• going on a successful strike in 1990 for smaller class sizes for students and pay raises for school support personnel, para-educators, and clerical workers, all of whom had not received pay raises in over seven years;
  • encouraging anti-racist training through People’s Institute for Survival and Beyond and similar organizations;
  • recognizing students through activities such as scholarship funds, writing workshops, and Art on the Bus program in partnership with Regional Transit Authority;
  • providing school improvement staffing assistance and professional training through Center for Professional Growth and Development for schools placed, or on verge of being placed, in the Recovery School District;
  • lending full weight in the early 2000’s to the city’s successful living wage campaign and the successful state-wide effort to develop a more progressive tax structure that decreased the disproportional tax burden from low-wage workers to those with higher incomes.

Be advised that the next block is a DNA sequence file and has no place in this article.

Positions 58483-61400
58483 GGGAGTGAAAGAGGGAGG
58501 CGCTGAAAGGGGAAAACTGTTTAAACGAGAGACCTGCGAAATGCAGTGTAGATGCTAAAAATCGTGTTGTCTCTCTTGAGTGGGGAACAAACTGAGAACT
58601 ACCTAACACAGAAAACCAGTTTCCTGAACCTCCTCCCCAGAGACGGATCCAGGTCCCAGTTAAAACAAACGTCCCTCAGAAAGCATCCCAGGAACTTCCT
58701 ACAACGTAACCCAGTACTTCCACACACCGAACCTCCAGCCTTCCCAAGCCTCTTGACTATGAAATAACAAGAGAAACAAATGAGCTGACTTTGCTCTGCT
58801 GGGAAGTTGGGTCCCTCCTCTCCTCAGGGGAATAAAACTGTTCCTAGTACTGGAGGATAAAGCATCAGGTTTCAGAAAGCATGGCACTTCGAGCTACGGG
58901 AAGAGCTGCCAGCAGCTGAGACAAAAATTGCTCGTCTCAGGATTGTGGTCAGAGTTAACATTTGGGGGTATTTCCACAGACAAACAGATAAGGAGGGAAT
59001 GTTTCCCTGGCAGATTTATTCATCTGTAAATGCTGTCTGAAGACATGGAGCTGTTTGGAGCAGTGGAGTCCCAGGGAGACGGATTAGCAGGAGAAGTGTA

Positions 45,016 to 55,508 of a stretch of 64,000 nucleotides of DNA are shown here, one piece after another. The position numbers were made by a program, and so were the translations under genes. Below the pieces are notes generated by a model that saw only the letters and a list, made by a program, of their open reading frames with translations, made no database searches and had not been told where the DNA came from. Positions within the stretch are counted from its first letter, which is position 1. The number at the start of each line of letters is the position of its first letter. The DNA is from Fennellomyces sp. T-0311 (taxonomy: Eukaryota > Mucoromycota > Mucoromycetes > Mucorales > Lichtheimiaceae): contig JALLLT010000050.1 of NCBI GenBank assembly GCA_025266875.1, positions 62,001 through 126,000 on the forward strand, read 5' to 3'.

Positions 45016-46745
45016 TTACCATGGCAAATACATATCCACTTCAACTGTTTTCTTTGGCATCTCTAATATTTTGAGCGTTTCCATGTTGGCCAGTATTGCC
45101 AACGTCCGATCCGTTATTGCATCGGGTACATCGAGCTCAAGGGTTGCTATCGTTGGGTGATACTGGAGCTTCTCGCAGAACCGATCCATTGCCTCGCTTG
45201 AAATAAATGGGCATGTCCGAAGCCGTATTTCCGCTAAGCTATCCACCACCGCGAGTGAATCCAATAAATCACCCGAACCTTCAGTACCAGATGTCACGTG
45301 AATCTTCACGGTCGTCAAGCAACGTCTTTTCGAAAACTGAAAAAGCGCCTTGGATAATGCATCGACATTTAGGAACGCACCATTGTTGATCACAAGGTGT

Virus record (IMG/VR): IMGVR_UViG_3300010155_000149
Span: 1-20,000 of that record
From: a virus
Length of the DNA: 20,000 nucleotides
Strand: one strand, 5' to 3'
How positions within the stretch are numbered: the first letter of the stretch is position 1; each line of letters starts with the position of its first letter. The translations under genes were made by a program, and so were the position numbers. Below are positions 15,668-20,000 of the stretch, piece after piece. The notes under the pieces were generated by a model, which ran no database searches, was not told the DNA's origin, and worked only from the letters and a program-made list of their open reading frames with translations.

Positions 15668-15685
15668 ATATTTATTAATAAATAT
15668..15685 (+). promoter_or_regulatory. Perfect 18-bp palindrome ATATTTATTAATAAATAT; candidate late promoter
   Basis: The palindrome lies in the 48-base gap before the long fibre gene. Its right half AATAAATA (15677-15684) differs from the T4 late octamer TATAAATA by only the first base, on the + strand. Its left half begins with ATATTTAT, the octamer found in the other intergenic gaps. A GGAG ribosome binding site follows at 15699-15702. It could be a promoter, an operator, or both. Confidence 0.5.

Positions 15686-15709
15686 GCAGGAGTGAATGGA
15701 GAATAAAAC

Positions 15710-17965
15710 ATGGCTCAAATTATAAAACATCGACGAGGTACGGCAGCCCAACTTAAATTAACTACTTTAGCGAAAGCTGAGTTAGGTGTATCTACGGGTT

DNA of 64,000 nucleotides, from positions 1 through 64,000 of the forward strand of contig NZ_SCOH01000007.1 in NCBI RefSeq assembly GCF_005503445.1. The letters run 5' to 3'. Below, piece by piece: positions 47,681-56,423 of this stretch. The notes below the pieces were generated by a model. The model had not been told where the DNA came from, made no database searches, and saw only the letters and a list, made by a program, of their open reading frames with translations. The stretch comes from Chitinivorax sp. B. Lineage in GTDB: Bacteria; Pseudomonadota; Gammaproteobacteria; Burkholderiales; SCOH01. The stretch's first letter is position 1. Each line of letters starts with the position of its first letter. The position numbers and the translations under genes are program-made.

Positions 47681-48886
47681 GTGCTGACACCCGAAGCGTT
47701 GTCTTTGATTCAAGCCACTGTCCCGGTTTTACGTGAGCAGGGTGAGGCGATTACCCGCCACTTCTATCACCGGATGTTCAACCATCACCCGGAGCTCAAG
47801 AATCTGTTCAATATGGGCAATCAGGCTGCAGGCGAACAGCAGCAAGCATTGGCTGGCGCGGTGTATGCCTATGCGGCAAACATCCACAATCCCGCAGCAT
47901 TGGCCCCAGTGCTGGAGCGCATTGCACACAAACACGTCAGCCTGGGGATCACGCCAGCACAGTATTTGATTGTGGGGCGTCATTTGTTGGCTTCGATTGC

2005-Present: The Struggle for Public Education in the Era of Privatization and Free Market Exclusionary Approaches


Despite efforts to weaken the voice and influence of the black middle class, of working class families, and of professional educators in the aftermath of Hurricane Katrina, AFT Local 527 has continued to struggle for quality education and social justice for citizens of New Orleans.


In September of 2005, UTNO president Brenda Mitchell and other members of UTNO staff and executive council worked with New Orleans Public Schools superintendent Dr. Ora Watson and her team to develop a plan for opening schools as quickly as possible for families wanting to return to New Orleans, starting in Algiers.  Unfortunately, the Orleans Parish School Board in an October 2005 meeting rejected this plan on a 4-2 vote and instead formed the Algiers Charter School Association, with Orleans Parish School Board members themselves as the board of this previously non-existent entity.  The charter application for Algiers Charter School Association specifically states that its employees can neither be members of the teachers union nor employees of the Orleans Parish School Board.